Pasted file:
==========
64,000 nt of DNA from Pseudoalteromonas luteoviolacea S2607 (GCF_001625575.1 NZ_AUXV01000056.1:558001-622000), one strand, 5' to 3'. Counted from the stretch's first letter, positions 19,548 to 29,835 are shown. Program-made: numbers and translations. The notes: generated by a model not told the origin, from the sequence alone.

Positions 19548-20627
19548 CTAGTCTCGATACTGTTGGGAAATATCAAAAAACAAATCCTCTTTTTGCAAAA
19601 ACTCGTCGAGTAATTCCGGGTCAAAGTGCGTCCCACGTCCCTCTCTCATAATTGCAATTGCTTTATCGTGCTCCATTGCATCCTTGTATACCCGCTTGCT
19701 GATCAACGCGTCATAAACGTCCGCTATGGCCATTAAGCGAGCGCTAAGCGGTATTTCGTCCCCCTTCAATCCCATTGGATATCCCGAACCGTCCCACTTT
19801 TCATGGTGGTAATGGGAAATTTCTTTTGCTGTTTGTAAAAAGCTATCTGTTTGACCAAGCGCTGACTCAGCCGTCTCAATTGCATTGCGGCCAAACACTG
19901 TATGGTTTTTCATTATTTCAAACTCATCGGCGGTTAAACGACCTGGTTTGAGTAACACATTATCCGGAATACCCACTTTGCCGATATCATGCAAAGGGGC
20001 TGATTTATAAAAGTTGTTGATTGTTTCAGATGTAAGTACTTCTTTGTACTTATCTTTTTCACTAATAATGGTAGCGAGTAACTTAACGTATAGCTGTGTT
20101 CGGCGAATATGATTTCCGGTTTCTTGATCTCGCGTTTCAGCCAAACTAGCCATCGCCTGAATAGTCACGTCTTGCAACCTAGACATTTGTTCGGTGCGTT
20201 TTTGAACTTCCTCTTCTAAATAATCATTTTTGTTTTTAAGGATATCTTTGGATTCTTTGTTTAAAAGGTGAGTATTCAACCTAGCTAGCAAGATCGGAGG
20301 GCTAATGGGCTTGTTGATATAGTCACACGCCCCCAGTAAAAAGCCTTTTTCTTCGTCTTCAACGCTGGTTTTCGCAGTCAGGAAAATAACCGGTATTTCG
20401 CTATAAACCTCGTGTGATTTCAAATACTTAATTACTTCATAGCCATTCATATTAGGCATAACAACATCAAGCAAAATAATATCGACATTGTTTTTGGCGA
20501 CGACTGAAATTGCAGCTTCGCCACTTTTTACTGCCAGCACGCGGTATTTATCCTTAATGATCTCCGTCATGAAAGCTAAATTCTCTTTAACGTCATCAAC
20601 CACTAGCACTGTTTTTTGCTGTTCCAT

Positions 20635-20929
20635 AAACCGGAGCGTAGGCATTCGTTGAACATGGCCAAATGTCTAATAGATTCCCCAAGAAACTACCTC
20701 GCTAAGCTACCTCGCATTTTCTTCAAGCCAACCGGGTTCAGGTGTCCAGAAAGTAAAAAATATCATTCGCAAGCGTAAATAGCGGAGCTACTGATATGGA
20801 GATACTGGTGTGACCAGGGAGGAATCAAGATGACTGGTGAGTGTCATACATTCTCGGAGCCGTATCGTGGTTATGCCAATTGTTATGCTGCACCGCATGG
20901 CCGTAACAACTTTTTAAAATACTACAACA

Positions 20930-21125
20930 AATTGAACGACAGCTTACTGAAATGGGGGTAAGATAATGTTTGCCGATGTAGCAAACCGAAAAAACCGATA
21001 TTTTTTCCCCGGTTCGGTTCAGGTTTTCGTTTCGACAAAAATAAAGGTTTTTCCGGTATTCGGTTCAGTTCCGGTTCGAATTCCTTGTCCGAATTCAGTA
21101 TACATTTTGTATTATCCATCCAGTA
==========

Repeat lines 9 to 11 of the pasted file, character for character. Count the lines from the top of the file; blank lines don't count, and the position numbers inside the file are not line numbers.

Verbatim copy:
20101 CGGCGAATATGATTTCCGGTTTCTTGATCTCGCGTTTCAGCCAAACTAGCCATCGCCTGAATAGTCACGTCTTGCAACCTAGACATTTGTTCGGTGCGTT
20201 TTTGAACTTCCTCTTCTAAATAATCATTTTTGTTTTTAAGGATATCTTTGGATTCTTTGTTTAAAAGGTGAGTATTCAACCTAGCTAGCAAGATCGGAGG
20301 GCTAATGGGCTTGTTGATATAGTCACACGCCCCCAGTAAAAAGCCTTTTTCTTCGTCTTCAACGCTGGTTTTCGCAGTCAGGAAAATAACCGGTATTTCG